David Rothblatt and Fia Hargil are lifelong New Yorkers, but they don’t remember much about September 11.
That’s because they were just preschoolers then. Still, what happened that horrible day changed their lives and the lives of many their age.
Today, the two believe that it’s important for those their age and younger to appreciate the gravity of what happened. “Kids need to know, even if it is hard,” Fia said. David agreed. The two attend high school just a few blocks from the site.
“It’s hard for kids to understand … but 9/11 affects all of us, and it is important to know what happened,” David said. “To honor those who risked and gave their lives for strangers … and all of those whose lives were taken for no reason.” He adds that his dad’s best friend was badly injured that day.
The two are among the six members of the inaugural class of teen ambassadors trained to work with children who visit the National September 11 Memorial & Museum, which opened at the new World Trade Center this past May. Since then, nearly 2 million people from 140 nations have visited. (Tip: Purchase tickets online several weeks in advance to get the time slot you want.)
Every Saturday, and more often over the summer and during school break weeks, there are free programs for children as young as six, often led by the teen ambassadors. They may talk about the first responders and make first-responder badges or make a painting of the blue sky. There is a massive artwork titled Trying to Remember the Color of the Sky on that September Morning that is composed of 2,983 squares, each painted a unique shade of blue, to commemorate those killed in the attacks. “You can’t understand the world today without understanding what happened on 9/11,” says Noah Rauch, the museum’s director of education, who oversees the Junior Ambassador Program, which encourages students to help their peers to understand what happened.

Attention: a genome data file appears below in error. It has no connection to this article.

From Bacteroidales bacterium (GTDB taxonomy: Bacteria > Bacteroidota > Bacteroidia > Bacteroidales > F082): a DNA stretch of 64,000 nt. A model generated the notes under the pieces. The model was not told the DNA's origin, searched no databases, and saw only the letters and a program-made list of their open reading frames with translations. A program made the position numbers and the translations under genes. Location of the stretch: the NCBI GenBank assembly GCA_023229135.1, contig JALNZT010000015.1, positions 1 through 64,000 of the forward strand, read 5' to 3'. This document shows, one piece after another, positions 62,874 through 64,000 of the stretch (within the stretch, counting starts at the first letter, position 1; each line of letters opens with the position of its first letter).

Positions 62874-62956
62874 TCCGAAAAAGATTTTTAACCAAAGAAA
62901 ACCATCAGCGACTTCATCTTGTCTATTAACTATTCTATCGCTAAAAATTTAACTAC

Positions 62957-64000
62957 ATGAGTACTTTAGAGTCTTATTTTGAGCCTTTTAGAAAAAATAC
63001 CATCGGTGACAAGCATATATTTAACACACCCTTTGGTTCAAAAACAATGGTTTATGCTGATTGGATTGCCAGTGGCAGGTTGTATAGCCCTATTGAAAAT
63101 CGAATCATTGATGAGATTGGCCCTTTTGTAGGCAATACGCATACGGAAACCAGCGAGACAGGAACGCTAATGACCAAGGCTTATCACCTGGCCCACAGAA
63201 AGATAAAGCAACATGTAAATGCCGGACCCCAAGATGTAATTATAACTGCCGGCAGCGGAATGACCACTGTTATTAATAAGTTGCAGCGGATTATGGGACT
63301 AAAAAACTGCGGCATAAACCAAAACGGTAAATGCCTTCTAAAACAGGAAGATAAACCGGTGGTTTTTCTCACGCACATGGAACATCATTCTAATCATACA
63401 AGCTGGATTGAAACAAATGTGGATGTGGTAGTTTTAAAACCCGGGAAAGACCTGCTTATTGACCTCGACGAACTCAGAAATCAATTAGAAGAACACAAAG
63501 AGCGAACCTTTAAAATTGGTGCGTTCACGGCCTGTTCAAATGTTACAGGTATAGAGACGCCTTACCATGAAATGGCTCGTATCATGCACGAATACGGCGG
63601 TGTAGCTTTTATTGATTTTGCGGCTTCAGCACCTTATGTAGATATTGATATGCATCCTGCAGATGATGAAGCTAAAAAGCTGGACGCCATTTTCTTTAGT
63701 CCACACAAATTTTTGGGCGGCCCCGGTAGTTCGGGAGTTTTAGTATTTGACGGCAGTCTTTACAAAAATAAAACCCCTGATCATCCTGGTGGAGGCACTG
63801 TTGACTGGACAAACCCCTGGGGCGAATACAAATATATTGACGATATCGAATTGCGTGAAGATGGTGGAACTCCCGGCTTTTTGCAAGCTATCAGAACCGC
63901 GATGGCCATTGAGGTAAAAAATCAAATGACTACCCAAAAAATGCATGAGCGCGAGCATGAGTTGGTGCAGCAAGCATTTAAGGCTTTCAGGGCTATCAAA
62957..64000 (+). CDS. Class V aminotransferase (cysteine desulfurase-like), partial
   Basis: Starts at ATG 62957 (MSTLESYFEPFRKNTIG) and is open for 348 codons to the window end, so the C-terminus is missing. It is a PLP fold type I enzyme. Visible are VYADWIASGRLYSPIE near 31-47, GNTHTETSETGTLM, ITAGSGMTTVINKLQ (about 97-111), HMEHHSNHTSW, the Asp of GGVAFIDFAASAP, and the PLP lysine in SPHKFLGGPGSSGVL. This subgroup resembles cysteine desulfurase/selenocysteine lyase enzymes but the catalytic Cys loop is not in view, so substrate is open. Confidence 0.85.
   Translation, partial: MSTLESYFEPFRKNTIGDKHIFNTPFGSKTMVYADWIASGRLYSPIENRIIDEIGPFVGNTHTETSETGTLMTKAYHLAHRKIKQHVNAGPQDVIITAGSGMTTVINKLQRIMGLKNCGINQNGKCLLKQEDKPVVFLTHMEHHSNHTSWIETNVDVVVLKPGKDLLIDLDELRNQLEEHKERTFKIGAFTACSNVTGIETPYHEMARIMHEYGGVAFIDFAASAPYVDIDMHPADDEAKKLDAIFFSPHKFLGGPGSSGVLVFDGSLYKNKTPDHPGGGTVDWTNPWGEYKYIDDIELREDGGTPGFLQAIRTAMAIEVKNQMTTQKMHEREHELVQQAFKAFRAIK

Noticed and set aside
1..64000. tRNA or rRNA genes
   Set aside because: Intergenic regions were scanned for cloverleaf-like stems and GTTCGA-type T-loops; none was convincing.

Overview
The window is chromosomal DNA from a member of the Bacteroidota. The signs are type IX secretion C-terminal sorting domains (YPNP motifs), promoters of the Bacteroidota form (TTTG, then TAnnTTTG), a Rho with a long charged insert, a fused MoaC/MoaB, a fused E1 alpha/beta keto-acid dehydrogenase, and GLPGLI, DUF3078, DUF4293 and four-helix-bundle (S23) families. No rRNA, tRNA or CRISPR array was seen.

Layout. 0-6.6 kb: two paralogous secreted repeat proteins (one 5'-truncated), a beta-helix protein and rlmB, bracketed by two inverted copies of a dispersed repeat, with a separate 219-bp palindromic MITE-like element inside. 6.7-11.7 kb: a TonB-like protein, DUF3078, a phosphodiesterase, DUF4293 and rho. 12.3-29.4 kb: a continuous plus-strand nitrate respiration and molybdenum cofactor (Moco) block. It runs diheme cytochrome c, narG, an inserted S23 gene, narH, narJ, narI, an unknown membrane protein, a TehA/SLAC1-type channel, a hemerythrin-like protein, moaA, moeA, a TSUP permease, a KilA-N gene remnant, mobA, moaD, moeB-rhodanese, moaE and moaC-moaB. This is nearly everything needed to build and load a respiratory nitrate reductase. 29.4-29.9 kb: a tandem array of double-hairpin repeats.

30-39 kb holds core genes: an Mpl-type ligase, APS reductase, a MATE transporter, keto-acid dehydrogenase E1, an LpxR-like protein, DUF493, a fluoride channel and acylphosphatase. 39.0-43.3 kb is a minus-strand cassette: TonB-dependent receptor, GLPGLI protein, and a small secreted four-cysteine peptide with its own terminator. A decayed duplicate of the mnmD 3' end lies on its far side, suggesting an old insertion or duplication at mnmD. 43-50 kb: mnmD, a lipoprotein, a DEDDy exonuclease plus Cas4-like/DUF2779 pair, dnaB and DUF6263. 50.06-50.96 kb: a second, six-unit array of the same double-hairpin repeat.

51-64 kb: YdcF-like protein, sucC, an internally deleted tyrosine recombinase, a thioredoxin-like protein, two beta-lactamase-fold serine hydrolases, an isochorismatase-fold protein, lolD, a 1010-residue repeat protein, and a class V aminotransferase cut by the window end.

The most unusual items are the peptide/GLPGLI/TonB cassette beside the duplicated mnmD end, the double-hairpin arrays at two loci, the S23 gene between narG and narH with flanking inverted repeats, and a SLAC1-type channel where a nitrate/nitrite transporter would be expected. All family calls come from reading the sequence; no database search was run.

“For many young people, 9/11 is primarily another historical event,” said Annalee Tai, 16, another of the teen ambassadors. Thus, it is hard to understand the repercussions of 9/11, how it changed the nature of global interaction and the protocols of national security—a tragedy that, by launching movements in antiterrorism and religious tolerance alike, has truly defined our times.